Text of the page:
If the element type inside your sequence does not conform to Comparable protocol, you will have to use max(by:) that has the following declaration:

@warn_unqualified_access func max(by areInIncreasingOrder: (Element, Element) throws -> Bool) rethrows -> Element?

Returns the maximum element in the sequence, using the given predicate as the comparison between elements.

The following Playground codes show to use max(by:):

let dictionary = ["Boat" : 15, "Car" : 20, "Bike" : 40]

let keyMaxElement = dictionary.max(by: { (a, b) -> Bool in
    return a.key < b.key
})

let valueMaxElement = dictionary.max(by: { (a, b) -> Bool in
    return a.value < b.value
})

print(String(describing: keyMaxElement)) // prints: Optional(("Car", 20))
print(String(describing: valueMaxElement)) // prints: Optional(("Bike", 40))
class Route: CustomStringConvertible {

    let distance: Int
    var description: String { return "Route with distance: \(distance)" }

    init(distance: Int) {
        self.distance = distance
    }

}

let routes = [
    Route(distance: 20),
    Route(distance: 30),
    Route(distance: 10)
]

let maxRoute = routes.max(by: { (a, b) -> Bool in
    return a.distance < b.distance
})

print(String(describing: maxRoute)) // prints: Optional(Route with distance: 30)
  • In Swift 3 "maxElement" has been renamed to "max" – Nicolai Henriksen Aug 24 '17 at 6:34
15

The other answers are all correct, but don't forget you could also use collection operators, as follows:

var list = [1, 2, 3, 4]
var max: Int = (list as AnyObject).valueForKeyPath("@max.self") as Int

you can also find the average in the same way:

var avg: Double = (list as AnyObject).valueForKeyPath("@avg.self") as Double

This syntax might be less clear than some of the other solutions, but it's interesting to see that -valueForKeyPath: can still be used :)

  • Cool, I'll keep this in mind. Thanks. – Charlie Egan Jun 4 '14 at 16:10
9

You can use with reduce:

let randomNumbers = [4, 7, 1, 9, 6, 5, 6, 9]
let maxNumber = randomNumbers.reduce(randomNumbers[0]) { $0 > $1 ? $0 : $1 } //result is 9
3

With Swift 1.2 (and maybe earlier) you now need to use:

let nums = [1, 6, 3, 9, 4, 6];
let numMax = nums.reduce(Int.min, combine: { max($0, $1) })

For working with Double values I used something like this:

let nums = [1.3, 6.2, 3.6, 9.7, 4.9, 6.3];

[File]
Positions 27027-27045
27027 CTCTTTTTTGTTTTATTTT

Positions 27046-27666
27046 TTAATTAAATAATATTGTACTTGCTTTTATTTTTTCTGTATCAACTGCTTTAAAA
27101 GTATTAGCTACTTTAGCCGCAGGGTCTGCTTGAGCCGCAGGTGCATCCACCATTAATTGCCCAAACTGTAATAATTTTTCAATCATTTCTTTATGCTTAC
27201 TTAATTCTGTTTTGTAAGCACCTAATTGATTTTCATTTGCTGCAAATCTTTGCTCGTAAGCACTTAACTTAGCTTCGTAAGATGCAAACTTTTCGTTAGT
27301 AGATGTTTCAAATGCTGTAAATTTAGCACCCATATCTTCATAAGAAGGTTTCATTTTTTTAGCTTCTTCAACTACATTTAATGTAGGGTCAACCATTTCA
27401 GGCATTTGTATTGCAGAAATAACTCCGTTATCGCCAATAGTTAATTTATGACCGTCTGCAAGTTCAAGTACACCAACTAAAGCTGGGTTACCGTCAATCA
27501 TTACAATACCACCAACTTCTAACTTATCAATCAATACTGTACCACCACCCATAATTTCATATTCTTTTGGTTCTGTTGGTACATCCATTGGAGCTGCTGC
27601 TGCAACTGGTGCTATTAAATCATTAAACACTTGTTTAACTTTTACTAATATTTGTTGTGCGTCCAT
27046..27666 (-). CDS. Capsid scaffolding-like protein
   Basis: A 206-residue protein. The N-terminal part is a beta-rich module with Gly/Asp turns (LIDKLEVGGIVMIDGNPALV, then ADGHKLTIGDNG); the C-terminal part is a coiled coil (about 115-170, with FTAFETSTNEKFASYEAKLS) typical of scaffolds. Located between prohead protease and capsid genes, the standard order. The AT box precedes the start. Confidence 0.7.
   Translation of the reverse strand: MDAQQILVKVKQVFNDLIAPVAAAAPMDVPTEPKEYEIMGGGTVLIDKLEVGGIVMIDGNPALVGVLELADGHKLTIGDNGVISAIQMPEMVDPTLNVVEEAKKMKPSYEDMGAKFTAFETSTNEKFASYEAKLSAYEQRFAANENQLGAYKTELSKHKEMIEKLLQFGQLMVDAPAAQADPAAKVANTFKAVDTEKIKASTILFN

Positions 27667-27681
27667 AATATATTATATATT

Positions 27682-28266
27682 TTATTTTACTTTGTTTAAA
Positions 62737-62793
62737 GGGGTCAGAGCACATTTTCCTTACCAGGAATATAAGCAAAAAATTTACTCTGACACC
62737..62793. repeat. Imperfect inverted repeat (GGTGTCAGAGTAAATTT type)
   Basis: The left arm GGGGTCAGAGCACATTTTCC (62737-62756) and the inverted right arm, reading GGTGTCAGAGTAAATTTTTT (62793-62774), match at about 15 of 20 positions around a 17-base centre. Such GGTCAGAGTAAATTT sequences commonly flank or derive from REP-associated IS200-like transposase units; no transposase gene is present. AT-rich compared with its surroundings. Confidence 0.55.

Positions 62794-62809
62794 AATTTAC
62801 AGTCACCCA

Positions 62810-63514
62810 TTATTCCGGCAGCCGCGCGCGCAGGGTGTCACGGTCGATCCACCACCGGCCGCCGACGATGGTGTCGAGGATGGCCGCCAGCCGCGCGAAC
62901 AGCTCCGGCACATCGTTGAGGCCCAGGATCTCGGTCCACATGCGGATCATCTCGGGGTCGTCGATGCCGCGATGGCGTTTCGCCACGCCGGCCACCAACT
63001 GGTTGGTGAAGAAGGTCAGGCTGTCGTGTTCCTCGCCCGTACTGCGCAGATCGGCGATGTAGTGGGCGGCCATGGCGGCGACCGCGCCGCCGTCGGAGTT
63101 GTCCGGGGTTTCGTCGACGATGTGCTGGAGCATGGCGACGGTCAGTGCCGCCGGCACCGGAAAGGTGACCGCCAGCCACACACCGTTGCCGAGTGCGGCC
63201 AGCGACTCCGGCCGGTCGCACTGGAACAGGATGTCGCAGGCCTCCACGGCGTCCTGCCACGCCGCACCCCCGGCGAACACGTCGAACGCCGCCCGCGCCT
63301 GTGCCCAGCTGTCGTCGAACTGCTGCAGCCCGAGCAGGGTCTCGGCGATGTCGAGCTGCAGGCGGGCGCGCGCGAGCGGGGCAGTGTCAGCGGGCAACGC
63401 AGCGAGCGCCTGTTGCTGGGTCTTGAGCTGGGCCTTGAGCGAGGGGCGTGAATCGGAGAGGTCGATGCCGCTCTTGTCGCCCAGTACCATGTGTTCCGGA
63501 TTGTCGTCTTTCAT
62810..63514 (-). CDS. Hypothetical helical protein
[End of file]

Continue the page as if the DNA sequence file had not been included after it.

let numMax = nums.reduce(-Double.infinity, combine: { max($0, $1) })
  • 1
    You could also just do this let numMax = nums.reduce(-Double.infinity, combine: max), the max function signature matches the combine: parameter signature. – Leslie Godwin Oct 31 '15 at 4:29
2
var numbers = [1, 2, 7, 5];    
var val = sort(numbers){$0 > $1}[0];
  • 2
    To me this looks much like var myMax = sort(myArray,>)[0] – Charlie Egan Jun 4 '14 at 12:07
  • 2
    Sort has too much overhead. – vy32 Feb 16 '15 at 19:28
  • Bad in term of performance – Trung Phan Apr 20 '17 at 2:30
2

In Swift 2.0, the minElement and maxElement become methods of SequenceType protocol, you should call them like:

let a = [1, 2, 3]
print(a.maxElement()) //3
print(a.minElement()) //1

Using maxElement as a function like maxElement(a) is unavailable now.

The syntax of Swift is in flux, so I can just confirm this in Xcode version7 beta6.

It may be modified in the future, so I suggest that you'd better check the doc before you use these methods.

0

Swift 3.0

You can try this code programmatically.

func getSmallAndGreatestNumber() -> Void {

    let numbers = [145, 206, 116, 809, 540, 176]
    var i = 0
    var largest = numbers[0]
    var small = numbers[0]
    while i < numbers.count{

        if (numbers[i] > largest) {
            largest = numbers[i]
        }
        if (numbers[i] < small) {
            small = numbers[i]
        }
        i = i + 1
    }
    print("Maximum Number ====================\(largest)")// 809
    print("Minimum Number ====================\(small)")// 116
}
0

Updated for Swift 3/4:

Use below simple lines of code to find the max from array;

var num = [11, 2, 7, 5, 21]
var result = num.sorted(){
    $0 > $1
}
print("max from result: \(result[0])") // 21
0

Here's a performance test for the solutions posted here. https://github.com/tedgonzalez/MaxElementInCollectionPerformance

This is the fastest for Swift 5

array.max()

-1

You can also sort your array and then use array.first or array.last